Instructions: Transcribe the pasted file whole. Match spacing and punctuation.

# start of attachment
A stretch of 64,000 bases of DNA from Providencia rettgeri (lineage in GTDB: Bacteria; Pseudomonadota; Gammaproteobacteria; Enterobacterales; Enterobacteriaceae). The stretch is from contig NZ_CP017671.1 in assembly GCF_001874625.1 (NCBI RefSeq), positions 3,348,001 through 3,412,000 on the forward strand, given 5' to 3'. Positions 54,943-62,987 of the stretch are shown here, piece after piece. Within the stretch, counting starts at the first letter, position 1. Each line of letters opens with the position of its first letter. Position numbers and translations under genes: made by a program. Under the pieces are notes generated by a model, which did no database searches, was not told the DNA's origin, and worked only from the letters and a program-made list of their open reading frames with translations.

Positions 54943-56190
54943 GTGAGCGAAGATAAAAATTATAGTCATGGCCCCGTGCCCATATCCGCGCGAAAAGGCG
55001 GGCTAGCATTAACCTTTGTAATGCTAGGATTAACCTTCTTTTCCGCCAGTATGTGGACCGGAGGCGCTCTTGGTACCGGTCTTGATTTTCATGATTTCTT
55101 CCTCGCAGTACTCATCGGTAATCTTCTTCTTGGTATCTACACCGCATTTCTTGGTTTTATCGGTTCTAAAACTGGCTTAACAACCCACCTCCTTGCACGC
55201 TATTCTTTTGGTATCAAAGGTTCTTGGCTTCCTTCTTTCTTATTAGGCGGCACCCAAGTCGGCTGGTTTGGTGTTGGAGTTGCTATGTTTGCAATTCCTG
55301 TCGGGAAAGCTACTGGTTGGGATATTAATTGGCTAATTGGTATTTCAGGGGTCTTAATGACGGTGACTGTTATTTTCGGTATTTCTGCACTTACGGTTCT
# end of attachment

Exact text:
A stretch of 64,000 bases of DNA from Providencia rettgeri (lineage in GTDB: Bacteria; Pseudomonadota; Gammaproteobacteria; Enterobacterales; Enterobacteriaceae). The stretch is from contig NZ_CP017671.1 in assembly GCF_001874625.1 (NCBI RefSeq), positions 3,348,001 through 3,412,000 on the forward strand, given 5' to 3'. Positions 54,943-62,987 of the stretch are shown here, piece after piece. Within the stretch, counting starts at the first letter, position 1. Each line of letters opens with the position of its first letter. Position numbers and translations under genes: made by a program. Under the pieces are notes generated by a model, which did no database searches, was not told the DNA's origin, and worked only from the letters and a program-made list of their open reading frames with translations.

Positions 54943-56190
54943 GTGAGCGAAGATAAAAATTATAGTCATGGCCCCGTGCCCATATCCGCGCGAAAAGGCG
55001 GGCTAGCATTAACCTTTGTAATGCTAGGATTAACCTTCTTTTCCGCCAGTATGTGGACCGGAGGCGCTCTTGGTACCGGTCTTGATTTTCATGATTTCTT
55101 CCTCGCAGTACTCATCGGTAATCTTCTTCTTGGTATCTACACCGCATTTCTTGGTTTTATCGGTTCTAAAACTGGCTTAACAACCCACCTCCTTGCACGC
55201 TATTCTTTTGGTATCAAAGGTTCTTGGCTTCCTTCTTTCTTATTAGGCGGCACCCAAGTCGGCTGGTTTGGTGTTGGAGTTGCTATGTTTGCAATTCCTG
55301 TCGGGAAAGCTACTGGTTGGGATATTAATTGGCTAATTGGTATTTCAGGGGTCTTAATGACGGTGACTGTTATTTTCGGTATTTCTGCACTTACGGTTCT